For 2 minutes 42 seconds, after Boston College had closed within a point, Patrick Ewing showed why he might be the best player in college basketball.
In that stretch, Ewing blocked six consecutive shots. The Eagles couldn't even get the ball to the rim, and Boston Garden grew about as quiet as it ever will. Ewing blocked a career-high 10 shots for the game, nine in the second half, and helped the second-ranked Hoyas to a 78-68 Big East victory.
It was the final homecoming as a collegian for Ewing, who played high school ball four miles from here in Cambridge. Ewing nearly had gotten into a fight early in the game with Boston College's Trevor Gordon, but collected himself thereafter and terrorized the Eagles.
"I haven't had a bad game in this building yet, going back to high school, so it must mean something," Ewing said.
Ewing's defense, combined with the Hoyas' new fast-breaking offense, made them unstoppable at times. "The first half, Georgetown's offense was all transition game," Gordon said. Boston College Coach Gary Williams added, "Georgetown is really a different team now; they caught us on our heels at the start and not many teams can do that to us."
The Eagles (16-6, 5-6 in the Big East) got a game-high 21 points from 5-foot-10 guard Michael Adams, who had the key to scoring against Georgetown: don't bring the ball inside.
David Wingate led Georgetown (21-2, 8-2) with 18 points. Reggie Williams had 17 and Bill Martin 14. Most of Georgetown's total came in a high-speed, highly efficient transition offense that committed only 16 turnovers after having made 51 the previous two games.
"It's coming," Georgetown Coach John Thompson said. "It's a gamble, but it may be starting to pay off for us. It scares me, though, because we're really flying."
Ewing's offense was negligible; he made only two field goals in eight shots and scored nine points. That hardly mattered, compared to the points he prevented and the psychological damage done with his blocked shots.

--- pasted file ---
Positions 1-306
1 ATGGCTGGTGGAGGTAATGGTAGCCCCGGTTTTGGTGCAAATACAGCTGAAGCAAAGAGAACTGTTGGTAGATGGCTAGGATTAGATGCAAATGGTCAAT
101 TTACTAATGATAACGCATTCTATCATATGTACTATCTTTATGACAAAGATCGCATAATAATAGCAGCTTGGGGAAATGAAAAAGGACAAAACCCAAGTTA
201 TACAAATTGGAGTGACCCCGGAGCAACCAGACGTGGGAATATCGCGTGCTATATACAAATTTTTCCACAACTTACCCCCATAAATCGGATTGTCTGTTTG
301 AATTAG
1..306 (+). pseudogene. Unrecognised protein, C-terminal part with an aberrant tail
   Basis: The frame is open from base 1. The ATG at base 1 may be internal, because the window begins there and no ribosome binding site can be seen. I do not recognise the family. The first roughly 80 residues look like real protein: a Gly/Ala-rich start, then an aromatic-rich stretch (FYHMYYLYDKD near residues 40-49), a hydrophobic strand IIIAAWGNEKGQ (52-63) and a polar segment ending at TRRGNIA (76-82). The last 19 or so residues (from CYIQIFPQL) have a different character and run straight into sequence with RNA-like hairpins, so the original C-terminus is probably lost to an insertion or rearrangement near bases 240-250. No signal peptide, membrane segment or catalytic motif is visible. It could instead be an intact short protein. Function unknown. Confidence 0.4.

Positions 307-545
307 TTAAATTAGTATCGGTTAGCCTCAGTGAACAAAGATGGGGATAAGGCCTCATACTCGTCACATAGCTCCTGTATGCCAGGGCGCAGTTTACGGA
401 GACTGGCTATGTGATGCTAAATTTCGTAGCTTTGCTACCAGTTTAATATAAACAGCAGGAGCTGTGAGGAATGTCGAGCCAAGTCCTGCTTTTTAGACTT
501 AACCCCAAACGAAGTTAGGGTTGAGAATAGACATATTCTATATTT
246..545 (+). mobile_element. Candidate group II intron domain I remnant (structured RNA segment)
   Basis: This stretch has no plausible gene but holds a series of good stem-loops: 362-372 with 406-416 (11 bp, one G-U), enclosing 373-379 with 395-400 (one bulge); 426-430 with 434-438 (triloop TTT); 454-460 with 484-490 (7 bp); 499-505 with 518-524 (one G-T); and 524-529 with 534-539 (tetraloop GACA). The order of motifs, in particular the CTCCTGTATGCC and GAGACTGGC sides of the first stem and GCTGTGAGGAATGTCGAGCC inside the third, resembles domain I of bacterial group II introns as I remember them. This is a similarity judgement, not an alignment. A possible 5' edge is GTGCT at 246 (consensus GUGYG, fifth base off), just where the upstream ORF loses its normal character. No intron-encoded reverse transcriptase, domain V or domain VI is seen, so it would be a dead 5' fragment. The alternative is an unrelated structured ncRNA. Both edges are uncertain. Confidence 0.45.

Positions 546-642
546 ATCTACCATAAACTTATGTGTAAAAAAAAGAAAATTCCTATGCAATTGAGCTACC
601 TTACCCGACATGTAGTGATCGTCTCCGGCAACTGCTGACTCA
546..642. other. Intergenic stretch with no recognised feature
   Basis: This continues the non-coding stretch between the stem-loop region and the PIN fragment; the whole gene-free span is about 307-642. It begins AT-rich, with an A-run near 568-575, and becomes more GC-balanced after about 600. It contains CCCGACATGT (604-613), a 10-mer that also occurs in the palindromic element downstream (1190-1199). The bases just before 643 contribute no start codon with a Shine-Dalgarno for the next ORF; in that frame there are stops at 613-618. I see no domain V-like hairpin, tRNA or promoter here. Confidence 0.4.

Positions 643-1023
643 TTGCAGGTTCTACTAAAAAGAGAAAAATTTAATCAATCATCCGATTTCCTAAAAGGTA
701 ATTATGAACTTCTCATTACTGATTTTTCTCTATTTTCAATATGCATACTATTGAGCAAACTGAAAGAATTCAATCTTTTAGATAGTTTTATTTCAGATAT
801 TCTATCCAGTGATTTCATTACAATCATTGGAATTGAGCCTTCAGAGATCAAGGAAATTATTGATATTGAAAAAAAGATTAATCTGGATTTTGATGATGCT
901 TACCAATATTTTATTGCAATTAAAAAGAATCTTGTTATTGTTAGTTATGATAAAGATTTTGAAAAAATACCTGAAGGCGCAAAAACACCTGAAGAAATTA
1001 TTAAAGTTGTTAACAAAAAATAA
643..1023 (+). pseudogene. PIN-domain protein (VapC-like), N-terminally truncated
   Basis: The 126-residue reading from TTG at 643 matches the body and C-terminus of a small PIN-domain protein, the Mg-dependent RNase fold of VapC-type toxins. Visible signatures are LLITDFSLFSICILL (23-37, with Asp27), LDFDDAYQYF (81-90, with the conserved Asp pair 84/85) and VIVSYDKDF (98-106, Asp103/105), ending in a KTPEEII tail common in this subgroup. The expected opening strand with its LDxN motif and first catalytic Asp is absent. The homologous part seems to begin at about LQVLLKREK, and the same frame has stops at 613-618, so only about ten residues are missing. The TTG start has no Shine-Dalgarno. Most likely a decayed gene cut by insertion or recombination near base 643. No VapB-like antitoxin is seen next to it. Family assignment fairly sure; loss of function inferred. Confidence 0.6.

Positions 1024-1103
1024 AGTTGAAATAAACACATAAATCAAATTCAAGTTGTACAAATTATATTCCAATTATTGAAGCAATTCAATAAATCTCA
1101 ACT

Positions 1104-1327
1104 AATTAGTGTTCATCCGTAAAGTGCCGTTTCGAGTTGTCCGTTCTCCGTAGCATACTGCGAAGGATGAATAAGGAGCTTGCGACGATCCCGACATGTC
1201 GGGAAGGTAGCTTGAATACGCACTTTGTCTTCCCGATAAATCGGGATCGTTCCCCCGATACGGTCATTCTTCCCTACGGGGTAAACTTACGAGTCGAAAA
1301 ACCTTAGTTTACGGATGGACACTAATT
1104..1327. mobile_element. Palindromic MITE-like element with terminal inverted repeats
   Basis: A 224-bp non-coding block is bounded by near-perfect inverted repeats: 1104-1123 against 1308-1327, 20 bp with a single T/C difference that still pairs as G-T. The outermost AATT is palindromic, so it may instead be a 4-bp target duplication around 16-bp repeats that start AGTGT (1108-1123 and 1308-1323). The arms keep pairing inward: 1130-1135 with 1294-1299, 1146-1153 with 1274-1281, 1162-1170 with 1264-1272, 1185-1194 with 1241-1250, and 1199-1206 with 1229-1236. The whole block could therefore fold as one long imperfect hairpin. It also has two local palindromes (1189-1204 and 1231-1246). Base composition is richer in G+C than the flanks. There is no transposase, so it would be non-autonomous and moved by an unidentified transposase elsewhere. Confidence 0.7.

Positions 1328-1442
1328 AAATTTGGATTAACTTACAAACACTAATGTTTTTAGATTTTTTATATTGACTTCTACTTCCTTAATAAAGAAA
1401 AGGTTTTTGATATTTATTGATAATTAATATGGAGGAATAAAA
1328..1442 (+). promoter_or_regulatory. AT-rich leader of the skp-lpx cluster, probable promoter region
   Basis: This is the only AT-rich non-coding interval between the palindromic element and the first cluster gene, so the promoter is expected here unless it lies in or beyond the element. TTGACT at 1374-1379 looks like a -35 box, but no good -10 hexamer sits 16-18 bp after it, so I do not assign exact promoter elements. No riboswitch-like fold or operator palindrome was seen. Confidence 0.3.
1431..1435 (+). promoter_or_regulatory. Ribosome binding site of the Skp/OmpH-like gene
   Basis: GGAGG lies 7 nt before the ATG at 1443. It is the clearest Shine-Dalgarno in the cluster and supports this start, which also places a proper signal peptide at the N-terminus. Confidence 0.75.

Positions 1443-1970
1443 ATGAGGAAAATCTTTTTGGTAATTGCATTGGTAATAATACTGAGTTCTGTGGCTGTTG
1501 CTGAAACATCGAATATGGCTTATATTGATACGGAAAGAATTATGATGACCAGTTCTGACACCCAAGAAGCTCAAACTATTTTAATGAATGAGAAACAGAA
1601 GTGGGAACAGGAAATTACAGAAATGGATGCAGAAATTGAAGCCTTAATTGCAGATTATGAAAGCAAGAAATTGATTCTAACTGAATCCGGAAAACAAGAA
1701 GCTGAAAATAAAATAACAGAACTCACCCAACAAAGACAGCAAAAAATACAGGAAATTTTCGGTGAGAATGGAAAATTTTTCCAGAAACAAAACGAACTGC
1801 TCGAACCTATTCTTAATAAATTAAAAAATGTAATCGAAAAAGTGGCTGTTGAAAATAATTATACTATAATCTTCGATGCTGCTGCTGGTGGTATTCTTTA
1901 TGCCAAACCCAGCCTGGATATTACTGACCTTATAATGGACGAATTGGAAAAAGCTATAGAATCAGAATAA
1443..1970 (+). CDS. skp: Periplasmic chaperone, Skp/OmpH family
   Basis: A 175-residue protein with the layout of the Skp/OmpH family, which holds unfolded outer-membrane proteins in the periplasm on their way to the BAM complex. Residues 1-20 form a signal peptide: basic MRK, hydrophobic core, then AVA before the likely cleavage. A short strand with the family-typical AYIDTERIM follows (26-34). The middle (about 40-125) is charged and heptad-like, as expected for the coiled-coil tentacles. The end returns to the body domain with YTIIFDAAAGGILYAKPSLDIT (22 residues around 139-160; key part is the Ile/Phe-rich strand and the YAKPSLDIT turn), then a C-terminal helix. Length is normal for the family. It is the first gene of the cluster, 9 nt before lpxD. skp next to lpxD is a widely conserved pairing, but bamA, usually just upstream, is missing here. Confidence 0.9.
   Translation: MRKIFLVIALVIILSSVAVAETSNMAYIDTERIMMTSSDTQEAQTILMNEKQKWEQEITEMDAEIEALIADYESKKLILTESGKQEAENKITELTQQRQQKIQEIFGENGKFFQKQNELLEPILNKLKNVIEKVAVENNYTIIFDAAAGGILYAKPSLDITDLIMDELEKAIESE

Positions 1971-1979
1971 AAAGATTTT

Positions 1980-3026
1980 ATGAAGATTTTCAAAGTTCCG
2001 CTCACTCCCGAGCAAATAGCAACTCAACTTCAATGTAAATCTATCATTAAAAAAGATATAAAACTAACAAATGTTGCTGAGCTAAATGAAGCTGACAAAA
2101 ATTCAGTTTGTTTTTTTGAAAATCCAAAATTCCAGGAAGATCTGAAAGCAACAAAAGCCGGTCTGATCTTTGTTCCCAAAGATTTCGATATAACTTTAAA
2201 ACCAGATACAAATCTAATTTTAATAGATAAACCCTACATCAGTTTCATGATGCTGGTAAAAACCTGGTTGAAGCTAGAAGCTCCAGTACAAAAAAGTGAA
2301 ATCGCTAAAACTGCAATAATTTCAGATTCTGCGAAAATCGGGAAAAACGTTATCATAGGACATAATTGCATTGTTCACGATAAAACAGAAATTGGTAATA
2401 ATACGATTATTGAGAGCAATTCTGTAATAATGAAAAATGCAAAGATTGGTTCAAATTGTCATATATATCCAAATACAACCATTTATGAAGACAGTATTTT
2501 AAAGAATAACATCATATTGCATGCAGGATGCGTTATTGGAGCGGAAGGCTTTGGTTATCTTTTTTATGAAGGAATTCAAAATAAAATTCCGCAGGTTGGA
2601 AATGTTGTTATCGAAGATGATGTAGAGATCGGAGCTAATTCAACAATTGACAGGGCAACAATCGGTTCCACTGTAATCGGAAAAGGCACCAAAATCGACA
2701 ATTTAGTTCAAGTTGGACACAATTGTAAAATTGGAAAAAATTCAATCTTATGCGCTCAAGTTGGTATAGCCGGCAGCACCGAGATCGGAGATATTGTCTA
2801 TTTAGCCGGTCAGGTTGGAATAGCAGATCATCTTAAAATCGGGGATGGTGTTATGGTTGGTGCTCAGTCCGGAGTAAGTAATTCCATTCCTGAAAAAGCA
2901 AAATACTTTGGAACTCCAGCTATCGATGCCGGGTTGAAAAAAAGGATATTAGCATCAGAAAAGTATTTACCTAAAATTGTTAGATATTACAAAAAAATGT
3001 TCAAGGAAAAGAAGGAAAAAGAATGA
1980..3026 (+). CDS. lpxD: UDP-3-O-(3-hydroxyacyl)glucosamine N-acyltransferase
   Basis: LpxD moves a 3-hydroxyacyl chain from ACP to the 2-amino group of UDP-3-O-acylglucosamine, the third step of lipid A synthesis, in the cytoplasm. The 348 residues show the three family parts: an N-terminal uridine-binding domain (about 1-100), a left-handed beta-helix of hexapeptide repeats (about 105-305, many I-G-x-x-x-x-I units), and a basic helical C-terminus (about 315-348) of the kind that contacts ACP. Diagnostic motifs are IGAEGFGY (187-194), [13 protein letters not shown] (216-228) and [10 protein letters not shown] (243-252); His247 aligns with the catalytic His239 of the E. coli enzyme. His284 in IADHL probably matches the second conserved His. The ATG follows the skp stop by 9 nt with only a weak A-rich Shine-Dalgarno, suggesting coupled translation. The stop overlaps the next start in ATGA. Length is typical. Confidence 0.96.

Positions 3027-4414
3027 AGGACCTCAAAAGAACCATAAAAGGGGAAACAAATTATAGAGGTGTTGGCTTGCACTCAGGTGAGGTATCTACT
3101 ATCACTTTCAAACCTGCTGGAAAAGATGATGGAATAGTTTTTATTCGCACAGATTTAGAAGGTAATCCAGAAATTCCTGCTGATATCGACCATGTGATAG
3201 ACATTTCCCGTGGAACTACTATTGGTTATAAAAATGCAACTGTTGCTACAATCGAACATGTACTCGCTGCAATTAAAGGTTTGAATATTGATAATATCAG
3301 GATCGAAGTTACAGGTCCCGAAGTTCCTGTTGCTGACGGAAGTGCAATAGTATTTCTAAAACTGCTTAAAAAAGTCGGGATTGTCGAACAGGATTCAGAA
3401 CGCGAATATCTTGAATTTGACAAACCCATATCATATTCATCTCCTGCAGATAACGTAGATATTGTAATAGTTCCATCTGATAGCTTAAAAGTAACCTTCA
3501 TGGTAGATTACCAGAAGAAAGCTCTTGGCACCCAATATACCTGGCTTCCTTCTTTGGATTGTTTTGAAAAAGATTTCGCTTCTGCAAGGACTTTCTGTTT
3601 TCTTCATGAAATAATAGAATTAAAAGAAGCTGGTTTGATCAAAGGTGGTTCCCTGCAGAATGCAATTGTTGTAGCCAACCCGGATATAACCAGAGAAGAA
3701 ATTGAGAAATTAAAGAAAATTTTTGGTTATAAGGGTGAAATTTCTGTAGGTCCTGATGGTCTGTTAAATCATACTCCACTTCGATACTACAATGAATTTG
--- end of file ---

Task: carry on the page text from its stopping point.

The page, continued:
"Ewing had help," Gordon said, "so first you had to just get the ball up over your head to shoot, then you had to get it over Ewing."
Gary Williams said, "I hope (Ewing) can't do any better than that. It was good enough. I was worried about the Garden floor; it's old and he kept pounding it with those blocked shots."
Georgetown went into the dressing room at halftime with a 44-38 lead, compliments of Ralph Dalton's tip-in just before the buzzer. The Hoyas extended that lead to 11 points on several occasions, answering Boston College's baskets with fast-break layups and short jumpers by Reggie Williams, Wingate, Martin, Michael Jackson and Horace Broadnax.
Ewing's three-point play made Georgetown's lead 57-46 with 13 minutes to play. A jumper by Broadnax kept it at 11 points. That caused Gary Williams to call time, with 11:50 to play, and his team returned to the floor to play a man-to-man defense. That probably helped the Eagles, but maybe not as much as Ewing getting his fourth foul with 9:18 to play.
Georgetown's plight was further highlighted when Dalton, Ewing's backup at center, was called for his fourth foul 19 seconds later. It didn't take the Eagles long to pull within 61-57.
They did it by going inside to Roger McCready, who finished with 12 points, and Troy Bowers. After Ewing came back in the game, Adams made a free throw to get the Eagles to 67-64, then made a jumper over Ewing to make it 67-66 with 3:56 to play.
That was the last time anything would go over Ewing. Before the Eagles scored again, with only 23 seconds left, Ewing blocked a shot by Gordon, then one by Skip Barry. He blocked McCready inside, knocked one of Stu Primus' shots away, then blocked Dominic Pressley twice.
"Was it surprising? Not to me," Martin said. "In the crucial times of the game, Patrick will be there. It's his personality. It just intensifies at that point."
Ewing's blocks got the Hoyas off to several more fast breaks. Two of those turned into four free throws by Martin, who had been struggling at the line. Martin's fourth foul shot put the Hoyas ahead, 71-66, with 1:51 to play.
"I had been pressing at the foul line," Martin said. "I wasn't hitting and it was more frustrating than a shooting slump from the field. I was hitting 80 percent in practice, then missing two or three straight in crucial parts of the game. Tonight, I just said, 'This is gut-check time. I'm going to hit these.' "
When someone asked Thompson if Martin making his foul shots were the key to Georgetown's victory, he smiled and said, "The crucial plays to me came when Patrick started blocking all those shots.
"It was a very welcome stretch. But it was typical Patrick. I expect him to do that. He will do what he has to do to win. With us running more, he's not going to get as many points any more. But Patrick can still dominate a game."